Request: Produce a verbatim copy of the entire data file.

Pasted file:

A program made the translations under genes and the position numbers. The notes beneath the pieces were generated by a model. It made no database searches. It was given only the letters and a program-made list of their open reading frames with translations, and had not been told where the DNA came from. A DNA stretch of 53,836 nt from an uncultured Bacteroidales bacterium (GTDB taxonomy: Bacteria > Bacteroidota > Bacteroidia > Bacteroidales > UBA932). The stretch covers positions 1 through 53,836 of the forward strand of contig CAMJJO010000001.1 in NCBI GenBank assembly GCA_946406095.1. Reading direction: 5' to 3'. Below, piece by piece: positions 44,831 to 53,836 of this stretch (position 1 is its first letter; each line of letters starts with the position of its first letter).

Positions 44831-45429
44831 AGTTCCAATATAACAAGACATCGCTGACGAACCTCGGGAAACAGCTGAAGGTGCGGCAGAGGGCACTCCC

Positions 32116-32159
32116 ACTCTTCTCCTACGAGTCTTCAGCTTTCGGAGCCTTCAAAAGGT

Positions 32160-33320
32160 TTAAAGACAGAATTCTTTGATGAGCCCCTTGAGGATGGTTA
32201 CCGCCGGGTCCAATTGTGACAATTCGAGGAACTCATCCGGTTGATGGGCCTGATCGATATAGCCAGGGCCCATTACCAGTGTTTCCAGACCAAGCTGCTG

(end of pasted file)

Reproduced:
A program made the translations under genes and the position numbers. The notes beneath the pieces were generated by a model. It made no database searches. It was given only the letters and a program-made list of their open reading frames with translations, and had not been told where the DNA came from. A DNA stretch of 53,836 nt from an uncultured Bacteroidales bacterium (GTDB taxonomy: Bacteria > Bacteroidota > Bacteroidia > Bacteroidales > UBA932). The stretch covers positions 1 through 53,836 of the forward strand of contig CAMJJO010000001.1 in NCBI GenBank assembly GCA_946406095.1. Reading direction: 5' to 3'. Below, piece by piece: positions 44,831 to 53,836 of this stretch (position 1 is its first letter; each line of letters starts with the position of its first letter).

Positions 44831-45429
44831 AGTTCCAATATAACAAGACATCGCTGACGAACCTCGGGAAACAGCTGAAGGTGCGGCAGAGGGCACTCCC

Positions 32116-32159
32116 ACTCTTCTCCTACGAGTCTTCAGCTTTCGGAGCCTTCAAAAGGT

Positions 32160-33320
32160 TTAAAGACAGAATTCTTTGATGAGCCCCTTGAGGATGGTTA
32201 CCGCCGGGTCCAATTGTGACAATTCGAGGAACTCATCCGGTTGATGGGCCTGATCGATATAGCCAGGGCCCATTACCAGTGTTTCCAGACCAAGCTGCTG